Florida County Votes to Allow Controversial GMO Mosquito Test
GMO mosquitoes may be able to be used to help stop the Zika virus.
Monroe County, Florida, voted to allow a test of GMO mosquitoes created by the British biotech company Oxitec.
Oxitec has created genetically modified Aedes aegypti mosquitoes, adding genes to the same insects that transmit Zika virus.
The GMO variety passes on genetic traits to their offspring that cause them to die in the wild, dramatically reducing the overall population of the mosquitoes. They have conducted tests in the Cayman Islands, Panama and Brazil and have wanted to do a test run in the U.S. since 2010.
While the county voted in a non-binding referendum to allow a test, one last hurdle remains since the neighborhood where the test was expected to occur, called Key Haven, voted against it. The final decision will be made by the Florida Keys Mosquito Control Board in a meeting later this month.
Derek Nimmo, the senior scientist for the Oxitec trial, said they were happy to get a majority of yes votes in Monroe County.
"Obviously we're very pleased with the results," Nimmo told ABC News today of the 57 percent vote to allow the experimental trial.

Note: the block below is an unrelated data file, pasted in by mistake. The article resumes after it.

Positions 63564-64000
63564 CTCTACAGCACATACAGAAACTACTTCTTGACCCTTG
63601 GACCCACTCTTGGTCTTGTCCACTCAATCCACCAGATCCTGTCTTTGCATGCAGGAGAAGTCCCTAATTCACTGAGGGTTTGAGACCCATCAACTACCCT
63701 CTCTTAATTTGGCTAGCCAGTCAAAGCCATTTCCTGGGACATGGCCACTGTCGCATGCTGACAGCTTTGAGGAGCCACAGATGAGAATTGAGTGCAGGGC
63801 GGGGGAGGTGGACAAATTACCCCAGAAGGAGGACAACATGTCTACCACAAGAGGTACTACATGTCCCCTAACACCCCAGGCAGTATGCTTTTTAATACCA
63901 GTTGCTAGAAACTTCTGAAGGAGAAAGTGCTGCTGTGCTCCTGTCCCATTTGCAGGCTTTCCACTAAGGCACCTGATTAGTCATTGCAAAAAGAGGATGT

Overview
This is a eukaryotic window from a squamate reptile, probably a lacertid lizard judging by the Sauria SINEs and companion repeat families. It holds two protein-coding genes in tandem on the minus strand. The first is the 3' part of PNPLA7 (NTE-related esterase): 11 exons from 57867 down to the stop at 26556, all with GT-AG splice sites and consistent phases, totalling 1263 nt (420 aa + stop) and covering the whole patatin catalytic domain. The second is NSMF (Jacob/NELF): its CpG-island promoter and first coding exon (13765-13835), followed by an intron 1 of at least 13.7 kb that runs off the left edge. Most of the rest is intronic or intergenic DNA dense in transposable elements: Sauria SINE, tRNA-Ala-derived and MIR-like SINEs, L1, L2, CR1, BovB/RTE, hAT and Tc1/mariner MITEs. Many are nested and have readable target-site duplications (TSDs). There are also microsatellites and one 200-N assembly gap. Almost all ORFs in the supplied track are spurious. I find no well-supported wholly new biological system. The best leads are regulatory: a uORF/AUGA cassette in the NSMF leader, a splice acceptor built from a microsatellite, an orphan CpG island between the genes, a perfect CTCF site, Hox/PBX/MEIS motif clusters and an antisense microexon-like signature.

The GMO mosquito test came under intense scrutiny earlier this year after residents of Key Haven and nearby islands in the Florida Keys expressed concern and protested the potential trial. The U.S. Food and Drug Administration (FDA) has approved the trial.
The Florida Key Mosquito Control Board will make the final decision on where and if the trail will be held in the county.
Since the neighborhood of Key Haven voted against the trial, Nimmo said Oxitec has alternate sites where they may conduct the trial in the county. The new sites would have to be approved by the FDA. Once approved, Nimmo estimates they could start the trial as soon as next February.
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